As immigrants go through the long journey of obtaining legal status in the United States, they will fill out innumerous forms, questionnaires, applications, and petitions. Immigrants will go through interviews and even court hearings. At all times, all of the information an immigrant presents must be true and correct. The law states that during any part of the process, if an immigrant lies, falsifies a document, or presents knowingly incorrect information to procure a visa or other documentation, admission into the United States, or any other benefit, he or she will be ineligible for lawful status in the United States. In other words, any type of fraud, whether it’s lying about a date or using fake document, in the process of getting visa or other documentation, admission into the United States, or any other benefit, will make the immigrant ineligible for lawful status.
Sometimes immigration grants a visa or lawful permanent residency without knowing that the immigrant committed fraud in the past. The Third Circuit in Saliba v. Atty Gen., No 15-3769 (3d Cir. June 14, 2016) found that immigration can deny status to an immigrant due to past fraud even if immigration didn’t catch that fraud before and previously granted the immigrant status. In Saliba, an immigrant falsified documents to get Temporary Protected Status. Immigration did not know about the fraud and granted the immigrant Temporary Protected Status. For years the immigrant had legal status and then became a permanent resident. He eventually applied for citizenship. Immigration discovered the immigrant’s fraud when he applied for citizenship and denied him citizenship based on the years-old fraud. The Court confirmed that immigration could deny citizenship for past fraud even after granting status to the immigrant in the past.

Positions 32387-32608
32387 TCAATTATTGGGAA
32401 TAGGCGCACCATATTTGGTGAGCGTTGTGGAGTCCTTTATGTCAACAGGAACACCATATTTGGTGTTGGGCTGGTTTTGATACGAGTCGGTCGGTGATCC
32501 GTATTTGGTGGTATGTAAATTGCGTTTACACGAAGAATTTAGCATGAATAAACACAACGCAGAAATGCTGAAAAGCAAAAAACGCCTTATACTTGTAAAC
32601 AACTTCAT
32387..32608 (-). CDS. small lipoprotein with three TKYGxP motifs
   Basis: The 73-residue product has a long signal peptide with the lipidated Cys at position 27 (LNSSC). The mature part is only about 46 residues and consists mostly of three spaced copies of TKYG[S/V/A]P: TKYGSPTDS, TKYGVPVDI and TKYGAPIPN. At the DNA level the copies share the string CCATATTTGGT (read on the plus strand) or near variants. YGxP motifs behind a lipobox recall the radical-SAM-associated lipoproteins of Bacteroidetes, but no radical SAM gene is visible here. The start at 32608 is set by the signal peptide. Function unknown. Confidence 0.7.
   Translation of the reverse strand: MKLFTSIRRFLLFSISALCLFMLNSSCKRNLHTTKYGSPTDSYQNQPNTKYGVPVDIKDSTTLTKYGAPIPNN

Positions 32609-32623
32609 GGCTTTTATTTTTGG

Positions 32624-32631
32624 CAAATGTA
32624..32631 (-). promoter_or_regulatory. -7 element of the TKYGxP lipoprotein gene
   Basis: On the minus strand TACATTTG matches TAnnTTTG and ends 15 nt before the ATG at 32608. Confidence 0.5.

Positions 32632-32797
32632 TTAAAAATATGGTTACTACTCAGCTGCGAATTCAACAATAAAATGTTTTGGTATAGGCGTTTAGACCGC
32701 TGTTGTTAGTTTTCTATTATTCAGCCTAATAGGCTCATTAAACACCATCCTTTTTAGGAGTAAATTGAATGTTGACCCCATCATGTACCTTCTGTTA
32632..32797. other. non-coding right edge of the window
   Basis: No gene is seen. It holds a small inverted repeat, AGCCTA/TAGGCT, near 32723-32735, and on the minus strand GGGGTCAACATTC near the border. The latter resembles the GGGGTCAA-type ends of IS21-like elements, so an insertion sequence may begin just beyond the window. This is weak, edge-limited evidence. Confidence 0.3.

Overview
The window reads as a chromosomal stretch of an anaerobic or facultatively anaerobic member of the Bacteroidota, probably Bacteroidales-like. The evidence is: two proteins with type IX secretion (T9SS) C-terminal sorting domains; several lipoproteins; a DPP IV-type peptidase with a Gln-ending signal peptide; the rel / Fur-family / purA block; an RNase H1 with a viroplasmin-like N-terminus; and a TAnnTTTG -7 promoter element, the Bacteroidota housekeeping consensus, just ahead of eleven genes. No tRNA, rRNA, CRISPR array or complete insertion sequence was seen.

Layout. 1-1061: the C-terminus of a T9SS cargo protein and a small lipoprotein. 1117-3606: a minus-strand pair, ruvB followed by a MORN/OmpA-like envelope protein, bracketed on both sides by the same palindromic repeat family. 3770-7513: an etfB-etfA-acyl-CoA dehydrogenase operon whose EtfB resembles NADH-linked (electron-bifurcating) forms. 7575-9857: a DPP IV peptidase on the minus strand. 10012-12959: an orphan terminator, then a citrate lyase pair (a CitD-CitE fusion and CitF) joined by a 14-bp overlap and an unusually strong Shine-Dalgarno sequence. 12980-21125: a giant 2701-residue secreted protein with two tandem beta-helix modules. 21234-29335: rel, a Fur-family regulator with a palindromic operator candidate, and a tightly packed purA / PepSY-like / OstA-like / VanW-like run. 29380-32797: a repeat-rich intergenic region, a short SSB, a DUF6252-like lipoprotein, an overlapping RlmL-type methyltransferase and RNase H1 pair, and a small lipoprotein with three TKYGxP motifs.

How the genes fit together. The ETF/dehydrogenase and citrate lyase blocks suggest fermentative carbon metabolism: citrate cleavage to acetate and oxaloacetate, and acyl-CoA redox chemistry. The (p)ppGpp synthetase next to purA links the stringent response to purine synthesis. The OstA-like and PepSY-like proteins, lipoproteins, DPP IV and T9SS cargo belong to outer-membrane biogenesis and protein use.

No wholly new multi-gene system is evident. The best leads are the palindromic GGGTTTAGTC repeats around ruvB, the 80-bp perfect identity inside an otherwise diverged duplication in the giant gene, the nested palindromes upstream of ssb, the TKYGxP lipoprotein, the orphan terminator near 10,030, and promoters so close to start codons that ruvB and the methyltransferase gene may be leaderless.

There is a waiver of the fraud that an immigrant may seek though parents and spouses that have lawful status in the United States, but the immigrant must seek the waiver at the time of applying for admission or status in the United States. An immigrant cannot seek this waiver when applying for citizenship.
If you or anyone you know has committed immigration fraud in the past, get advice from an experienced attorney before continuing with your immigration case to avoid harsh consequences in the future.